San Diego Padres’ Season in Disarray, But it is Salvageable

Jul 27, 2021; San Diego, California, USA; San Diego Padres first baseman Eric Hosmer (30) flips his bat after drawing a walk against the Oakland Athletics during the seventh inning at Petco Park. Mandatory Credit: Orlando Ramirez-USA TODAY Sports
Jul 27, 2021; San Diego, California, USA; San Diego Padres first baseman Eric Hosmer (30) flips his bat after drawing a walk against the Oakland Athletics during the seventh inning at Petco Park. Mandatory Credit: Orlando Ramirez-USA TODAY Sports /

The San Diego Padres looked to be on top of the baseball world coming out of the All-Star break. The team’s offense was on fire by scoring 34 runs in the first two games of the second-half opening series against the Washington Nationals in our Nation’s Capital.

Hopefully, it was a telltale sign that the Padres were poised for a breakout and take control of their own postseason destiny for once and all.

San Diego Padres can still turn season around

Then, the season went into disarray. But as crazy as it might sound, it is salvageable.

The Friars’ struggles have been a combination of a starting rotation failing to provide length on most nights, an inconsistent offense, and failure to dominate struggling teams. All have killed any attempt to gain momentum in the season.

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Still, the Padres have a little over a month to get back on track. However, the NL West title is all but a distant memory. But the second wild-card berth is very much in play. Changes have to be made if the Friars are going to compete with the Cincinnati Reds in a race to October baseball.

Let’s take a closer look at these deficiencies:

Starting Pitching Woes

If the Padres were going to become a legitimate contender, then starting pitching was going to be the main ingredient to their success. Outside of Joe Musgrove, the rotation has failed to shut down opposing batting orders consistently. Granted, Yu Darvish has battled through a variety of injuries (hip inflammation and back tightness) since early July. Give him credit, Darvish never came off the IL with workload limitations. Instead, he grinds through a six or seven-inning performance with no excuses every five days.

The biggest area of concern has been the other three rotation positions all season long. Blake Snell, Chris Paddack and Ryan Weathers all have an ERA over four with Weathers holding the worst at 5.27. Snell has pitched better of late, but the upgrade has not helped the team’s current situation. The Friar Faithful hopes Snell’s dominance is not a brief aberration of an otherwise disappointing season.

And to compound the issue, the Padres have no clue if Dinelson Lamet will return to the roster this season. It has been frustrating waiting for his return as Lamet owns a 3.67 ERA before he went on the IL. Plus, the loss of Adrian Morejon to Tommy John surgery and the disappearance of MacKenzie Gore has contributed to the lack of starting pitching depth within the organization.

Blame has to be placed at the feet of Padres general manager AJ Preller, who failed to acquire another starter before the trade deadline. All the speculation was centered on the Friars trading for Max Scherzer, but the deal fell through in the final hours before the deadline. Still, Preller needed to work the phones to obtain someone to pick up the slack. Preferably, an innings eater who could eliminate the constant flux seen from the back end of the rotation.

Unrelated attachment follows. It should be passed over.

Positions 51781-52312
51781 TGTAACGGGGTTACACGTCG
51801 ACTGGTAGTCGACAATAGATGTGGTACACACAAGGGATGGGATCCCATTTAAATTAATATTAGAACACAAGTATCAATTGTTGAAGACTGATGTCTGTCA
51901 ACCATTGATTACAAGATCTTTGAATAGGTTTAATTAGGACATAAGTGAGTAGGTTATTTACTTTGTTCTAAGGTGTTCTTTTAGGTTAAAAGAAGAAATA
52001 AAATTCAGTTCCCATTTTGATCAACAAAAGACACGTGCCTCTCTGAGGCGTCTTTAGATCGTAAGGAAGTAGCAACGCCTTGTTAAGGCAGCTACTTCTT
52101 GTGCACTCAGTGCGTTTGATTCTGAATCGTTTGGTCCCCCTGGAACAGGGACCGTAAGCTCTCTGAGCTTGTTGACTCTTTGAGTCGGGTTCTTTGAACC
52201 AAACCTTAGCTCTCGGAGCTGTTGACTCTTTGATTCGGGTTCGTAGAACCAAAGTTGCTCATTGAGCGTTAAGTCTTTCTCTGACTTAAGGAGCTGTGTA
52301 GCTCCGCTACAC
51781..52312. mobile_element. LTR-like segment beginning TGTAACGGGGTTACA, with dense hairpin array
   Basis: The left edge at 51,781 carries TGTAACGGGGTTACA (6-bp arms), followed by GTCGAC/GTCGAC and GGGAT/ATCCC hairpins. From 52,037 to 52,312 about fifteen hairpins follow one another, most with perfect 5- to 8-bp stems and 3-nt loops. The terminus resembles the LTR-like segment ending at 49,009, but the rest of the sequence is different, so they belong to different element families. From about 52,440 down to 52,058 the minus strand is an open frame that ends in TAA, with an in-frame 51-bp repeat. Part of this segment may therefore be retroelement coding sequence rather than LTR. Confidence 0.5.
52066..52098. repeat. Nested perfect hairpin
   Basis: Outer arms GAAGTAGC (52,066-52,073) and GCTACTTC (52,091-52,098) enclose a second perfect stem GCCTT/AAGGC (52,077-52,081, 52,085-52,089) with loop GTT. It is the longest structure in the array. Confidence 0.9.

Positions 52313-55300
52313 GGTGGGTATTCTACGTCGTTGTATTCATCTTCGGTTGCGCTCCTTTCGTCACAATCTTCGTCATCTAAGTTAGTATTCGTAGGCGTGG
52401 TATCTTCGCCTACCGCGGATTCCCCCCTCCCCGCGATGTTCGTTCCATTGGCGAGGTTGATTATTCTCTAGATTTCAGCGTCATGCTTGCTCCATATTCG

Collectively, the starting rotation needs to pick up their play.

Lack of Offensive Production

On the hitting side of the ball, nothing has changed for the Padres. The offense is built around the hitting prowess of three players: Fernando Tatis Jr., Manny Machado and Jake Cronenworth. Each has shown the power and run production that earned them All-Star honors this season.

But after those three players, the remainder of the lineup has lacked consistency at the plate all summer long. Currently, the Padres ranked 10th in runs scored, 13th in hits, 15th in doubles, 12th in triples, 17th in home runs and 14th in team batting average in the majors. It is a run-of-the-mill offensive attack. Unless Tatis Jr., Machado or Cronenworth are hitting at the top of their game, the Friars have trouble driving home runners in scoring position.

When the offense is peaking, the lineup has no problem with putting up crooked numbers on the scoreboard. But the valley with this group of hitters is deep and non-productive. Too many names to single out as it has been frustrating to watch. If the Pads are not blowing out opponents, then they find themselves in tight, low-scoring affairs.

The bats need to get back on track for the stretch run of the season.

Trouble With D-Backs and Rockies

The biggest disappointment has been the failure of the Padres to dominate the poorer teams in the NL West. San Diego is 17-18 combined against the Arizona Diamondbacks (9-7) and the Colorado Rockies (8-11) in 2020. It was the perfect situation to better themselves in the standings. Instead, their poor play fumbled away their hold of the second wild-card position. Frankly, these are two of the worst teams in the majors and the Friars failed to get the job done.

The Padres failed to seize the opportunity at hand. They lacked good pitching and timely hitting in the losses to the D-Backs and Rockies. This occurrence happened all too often in the 35 games played. And it left the Friars with little room for error in the remainder of their season.

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No arguing the 2021 San Diego Padres are a dysfunctional team. Their limitations are quite noticeable to the average baseball fan. But none of that matters when you’re in a chase for a postseason berth.

The Friars need to turn their season around before it is too late.